North Korea still a major threat: Trump

Published: June 23, 2018 20:29:33 | Updated: June 25, 2018 12:58:56


US President Donald Trump has renewed sanctions on North Korea, citing an "extraordinary threat" from its nuclear weapons - just 10 days after saying there was no risk from Pyongyang.

"There is no longer a Nuclear Threat from North Korea," he tweeted on 13 June, a day after meeting the country's leader Kim Jong-un in Singapore.

The move came as the US and South Korea cancelled two more training exercises.

The Pentagon said the goal was to support diplomatic negotiations.

It follows the decision earlier this week to suspend a major joint military exercise between the US and South Korea that had been planned for August.

President Trump promised to end the annual "war games" between the allies in an unexpected concession at his summit with Mr Kim, calling them "provocative" and "expensive".

That came as a shock to many, as the US had previously argued that the drills were purely defensive and key to its military alliance with Seoul. 

Has Trump changed his tone on North Korea? 

It does sound that way, but the US has had a "national emergency" in place with regard to North Korea since 2008. Since then, presidents have routinely renewed that status - and the anti-Pyongyang sanctions that go with it. 

President Trump extended the national emergency on Friday due to "the existence and risk of proliferation of weapons-usable fissile material on the Korean Peninsula and the actions and policies of the Government of North Korea".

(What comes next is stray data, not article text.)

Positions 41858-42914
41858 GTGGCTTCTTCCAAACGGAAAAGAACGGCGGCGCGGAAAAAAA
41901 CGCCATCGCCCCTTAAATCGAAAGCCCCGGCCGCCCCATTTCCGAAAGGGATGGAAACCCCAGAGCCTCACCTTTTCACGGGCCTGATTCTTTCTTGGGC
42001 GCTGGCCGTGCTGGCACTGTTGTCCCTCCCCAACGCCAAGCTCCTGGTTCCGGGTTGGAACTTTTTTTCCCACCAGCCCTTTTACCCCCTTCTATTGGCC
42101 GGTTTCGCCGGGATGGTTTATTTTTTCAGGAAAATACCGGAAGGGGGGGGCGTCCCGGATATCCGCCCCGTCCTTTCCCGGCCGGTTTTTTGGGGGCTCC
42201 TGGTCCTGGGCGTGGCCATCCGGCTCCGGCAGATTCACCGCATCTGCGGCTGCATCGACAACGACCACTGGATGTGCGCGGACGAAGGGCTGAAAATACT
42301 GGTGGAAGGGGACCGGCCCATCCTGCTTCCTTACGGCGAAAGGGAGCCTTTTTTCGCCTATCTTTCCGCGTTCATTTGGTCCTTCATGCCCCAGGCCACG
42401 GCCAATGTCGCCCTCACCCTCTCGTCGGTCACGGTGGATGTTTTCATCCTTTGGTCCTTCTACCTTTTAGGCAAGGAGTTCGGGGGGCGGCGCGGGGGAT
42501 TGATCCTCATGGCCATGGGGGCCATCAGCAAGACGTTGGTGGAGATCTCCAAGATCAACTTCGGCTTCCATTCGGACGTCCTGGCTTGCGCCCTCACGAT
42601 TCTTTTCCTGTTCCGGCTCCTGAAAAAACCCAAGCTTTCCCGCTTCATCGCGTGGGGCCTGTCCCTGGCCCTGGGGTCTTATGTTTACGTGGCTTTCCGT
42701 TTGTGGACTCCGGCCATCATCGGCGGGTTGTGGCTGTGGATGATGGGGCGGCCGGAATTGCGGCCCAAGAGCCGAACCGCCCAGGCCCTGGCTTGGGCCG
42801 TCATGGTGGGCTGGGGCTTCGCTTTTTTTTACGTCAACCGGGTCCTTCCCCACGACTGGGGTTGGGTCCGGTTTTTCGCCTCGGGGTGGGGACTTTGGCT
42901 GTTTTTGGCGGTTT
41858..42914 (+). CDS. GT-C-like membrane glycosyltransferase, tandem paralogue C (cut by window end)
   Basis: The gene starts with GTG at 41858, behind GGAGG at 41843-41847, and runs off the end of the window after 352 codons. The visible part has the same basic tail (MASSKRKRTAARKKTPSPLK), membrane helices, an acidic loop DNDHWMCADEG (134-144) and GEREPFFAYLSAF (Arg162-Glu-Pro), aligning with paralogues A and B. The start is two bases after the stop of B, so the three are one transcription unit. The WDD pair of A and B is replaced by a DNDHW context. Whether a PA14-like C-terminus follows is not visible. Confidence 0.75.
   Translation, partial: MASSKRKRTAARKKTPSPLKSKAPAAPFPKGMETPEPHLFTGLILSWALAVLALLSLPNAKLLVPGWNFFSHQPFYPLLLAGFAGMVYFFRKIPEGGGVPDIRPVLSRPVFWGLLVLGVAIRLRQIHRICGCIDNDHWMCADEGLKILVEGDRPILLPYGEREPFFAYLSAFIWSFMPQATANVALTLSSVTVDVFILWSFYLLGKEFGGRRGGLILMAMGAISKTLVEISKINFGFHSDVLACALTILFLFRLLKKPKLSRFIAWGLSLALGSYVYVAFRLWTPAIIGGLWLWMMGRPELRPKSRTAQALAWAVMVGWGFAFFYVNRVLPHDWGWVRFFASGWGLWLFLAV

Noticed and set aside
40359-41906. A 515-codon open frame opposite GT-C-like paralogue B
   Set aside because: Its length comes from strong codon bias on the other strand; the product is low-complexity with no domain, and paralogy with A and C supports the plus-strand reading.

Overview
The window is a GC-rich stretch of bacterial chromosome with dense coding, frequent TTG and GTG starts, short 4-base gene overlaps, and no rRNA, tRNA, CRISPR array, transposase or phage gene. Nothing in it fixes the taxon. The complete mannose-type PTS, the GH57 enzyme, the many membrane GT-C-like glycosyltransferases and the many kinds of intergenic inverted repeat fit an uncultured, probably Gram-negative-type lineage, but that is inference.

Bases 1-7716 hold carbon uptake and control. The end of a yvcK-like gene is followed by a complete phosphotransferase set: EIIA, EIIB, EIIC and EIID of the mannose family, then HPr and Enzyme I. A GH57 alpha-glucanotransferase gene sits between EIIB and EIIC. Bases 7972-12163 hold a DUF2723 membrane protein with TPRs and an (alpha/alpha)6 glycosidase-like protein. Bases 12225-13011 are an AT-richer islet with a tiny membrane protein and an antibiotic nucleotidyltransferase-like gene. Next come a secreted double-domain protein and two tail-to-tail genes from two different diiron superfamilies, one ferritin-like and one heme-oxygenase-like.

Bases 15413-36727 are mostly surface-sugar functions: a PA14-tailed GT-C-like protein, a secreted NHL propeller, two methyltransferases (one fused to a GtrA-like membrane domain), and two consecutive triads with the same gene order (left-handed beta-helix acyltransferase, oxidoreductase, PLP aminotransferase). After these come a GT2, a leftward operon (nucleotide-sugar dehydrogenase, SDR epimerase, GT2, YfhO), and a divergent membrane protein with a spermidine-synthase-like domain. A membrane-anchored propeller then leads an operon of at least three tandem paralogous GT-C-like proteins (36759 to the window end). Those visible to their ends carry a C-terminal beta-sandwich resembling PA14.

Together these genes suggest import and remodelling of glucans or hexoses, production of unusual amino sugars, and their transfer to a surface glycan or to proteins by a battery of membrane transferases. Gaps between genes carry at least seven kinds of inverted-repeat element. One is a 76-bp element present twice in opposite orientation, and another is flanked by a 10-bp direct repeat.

These "continue to pose an unusual and extraordinary threat to the national security, foreign policy, and economy of the United States", he said in a notice to Congress. 

Democrats say the latest White House language contradicts the president's earlier boasts about the success of the Singapore summit. In another tweet on 13 June, he said Americans could "sleep well tonight!". 

"The report of President Trump's own administration completely undercuts his statements over the last few weeks," said the Senate's top Democrat, Chuck Schumer. 

"We have to treat these negotiations far more seriously than just as a photo op," he added. "Saying the North Korea problem is solved doesn't make it so." 

At the historic meeting in Singapore, the first between a sitting US president and a leader of North Korea, Mr Trump and Mr Kim signed a statement in which the US offered "security guarantees" to North Korea, and the North pledged to "work towards complete denuclearization of the Korean Peninsula" - without defining what that meant. 

US Secretary of State Mike Pompeo has said that sanctions against North Korea will remain in place as negotiations continue over its nuclear arsenal.

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